Quote of the Day, and Is CAIR Paying Lawyers to Intimidate Air Travelers?

I noted here a Twin Cities news story about certain Muslim cashiers who are refusing to scan packages of bacon and put them into grocery bags, and linked to my post on our AOL page titled If She Won’t Scan the Bacon, Do I Get It For Free?
That post prompted an outpouring of comments on the AOL page, as well as in the Forum. My favorite:

Maybe we should put up a great wall of bacon between Iraq and Iran so we could stop the Iranians from supplying weapons.

This morning, Scott wrote about the lawsuit that the Six Traveling Imams have filed against U.S. Airways and the Metropolitan Airports Commission. Scott highlighted the fact that the imams included as “John Doe” defendants, to be added to the case later, the passengers who expressed concerns about their activities to the airplane’s crew.
My first question was, who is representing the imams? Usually cases of this sort are taken by lawyers who specialize in this area of the law, on a contingent fee basis. The imams’ case didn’t sound like one that most lawyers would want to invest their time in, and, sure enough, the imams are not being represented by a local tort lawyer. Instead, their complaint is signed by a New York lawyer named Omar T. Mohammedi. His firm’s web site is here. Here is Mohammedi’s bio, taken from a flyer for a Muslim Lawyers’ Association event; click to enlarge:

What strikes me as most notable is that Mohammedi is the President of CAIR-New York. CAIR is backing the imams’ lawsuit; indeed, it was announced at a CAIR press conference in Washington. It seems reasonable to infer that CAIR is paying Mr. Mohammedi to pursue the imams’ lawsuit against U.S. Airways, and, if the Complaint is to be believed, the passengers who reported the imams to the crew.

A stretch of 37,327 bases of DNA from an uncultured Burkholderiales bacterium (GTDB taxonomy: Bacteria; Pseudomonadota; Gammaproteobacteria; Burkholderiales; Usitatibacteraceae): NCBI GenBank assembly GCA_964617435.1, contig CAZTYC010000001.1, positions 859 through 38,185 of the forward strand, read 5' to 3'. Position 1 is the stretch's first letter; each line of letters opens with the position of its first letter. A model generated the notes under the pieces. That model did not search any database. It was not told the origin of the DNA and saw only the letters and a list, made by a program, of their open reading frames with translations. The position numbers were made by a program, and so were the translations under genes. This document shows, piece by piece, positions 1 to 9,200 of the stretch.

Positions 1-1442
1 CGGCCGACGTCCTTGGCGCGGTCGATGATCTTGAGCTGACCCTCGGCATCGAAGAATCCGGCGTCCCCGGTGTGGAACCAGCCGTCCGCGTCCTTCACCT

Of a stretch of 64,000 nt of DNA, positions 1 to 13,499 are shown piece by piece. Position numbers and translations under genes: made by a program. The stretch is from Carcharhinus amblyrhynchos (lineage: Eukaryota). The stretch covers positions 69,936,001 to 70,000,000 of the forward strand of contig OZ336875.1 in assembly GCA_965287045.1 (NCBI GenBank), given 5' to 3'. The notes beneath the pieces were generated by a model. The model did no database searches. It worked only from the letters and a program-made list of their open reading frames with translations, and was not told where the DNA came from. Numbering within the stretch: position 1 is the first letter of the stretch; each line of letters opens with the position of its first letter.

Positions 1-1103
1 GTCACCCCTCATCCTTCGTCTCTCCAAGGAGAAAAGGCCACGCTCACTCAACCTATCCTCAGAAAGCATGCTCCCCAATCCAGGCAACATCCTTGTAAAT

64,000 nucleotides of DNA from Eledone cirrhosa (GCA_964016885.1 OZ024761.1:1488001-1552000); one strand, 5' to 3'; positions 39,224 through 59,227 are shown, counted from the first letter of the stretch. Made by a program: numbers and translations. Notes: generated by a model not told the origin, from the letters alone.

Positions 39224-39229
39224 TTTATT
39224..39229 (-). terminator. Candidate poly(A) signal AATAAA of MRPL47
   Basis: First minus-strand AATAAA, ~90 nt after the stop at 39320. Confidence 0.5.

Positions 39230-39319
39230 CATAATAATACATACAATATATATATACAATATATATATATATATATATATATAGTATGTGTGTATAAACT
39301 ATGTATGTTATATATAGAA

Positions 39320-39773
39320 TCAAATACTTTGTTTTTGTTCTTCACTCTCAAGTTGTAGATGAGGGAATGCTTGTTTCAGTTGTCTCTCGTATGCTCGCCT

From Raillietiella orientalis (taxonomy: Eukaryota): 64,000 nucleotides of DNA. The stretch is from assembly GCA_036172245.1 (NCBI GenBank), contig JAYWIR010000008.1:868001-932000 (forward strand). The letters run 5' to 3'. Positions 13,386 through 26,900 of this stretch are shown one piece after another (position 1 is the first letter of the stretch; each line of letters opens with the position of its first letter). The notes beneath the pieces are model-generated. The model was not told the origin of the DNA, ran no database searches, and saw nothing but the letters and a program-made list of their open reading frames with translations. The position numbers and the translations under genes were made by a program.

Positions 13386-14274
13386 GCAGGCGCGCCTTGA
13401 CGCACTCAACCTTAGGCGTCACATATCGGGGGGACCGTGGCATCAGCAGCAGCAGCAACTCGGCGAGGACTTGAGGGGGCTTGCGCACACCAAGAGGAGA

CAIR is a well-funded organization, from Middle Eastern as well as American sources. It is willing and able to fund litigation, and has a history of using litigation to silence its opponents. Any case that Mohammedi may bring against the passengers who reported the imams’ suspicious behavior will be a terrible lawsuit. The imams won’t win it. But getting even a terrible lawsuit dismissed often costs thousands, even tens of thousands, of dollars. That’s not much money to a well-funded advocacy group like CAIR, but it is a great deal of money to most average citizens. Not to mention, of course, the understandable horror most people have of becoming embroiled in a lawsuit.
It is fair to infer, I think, that one of CAIR’s purposes in supporting the imams’ case against U.S. Airways et al. is to intimidate and deter future air travelers from reporting any suspicious behavior they may observe, if that behavior is engaged in by people they perceive to be Muslims.
UPDATE: Check out a great post at the Forum, here.
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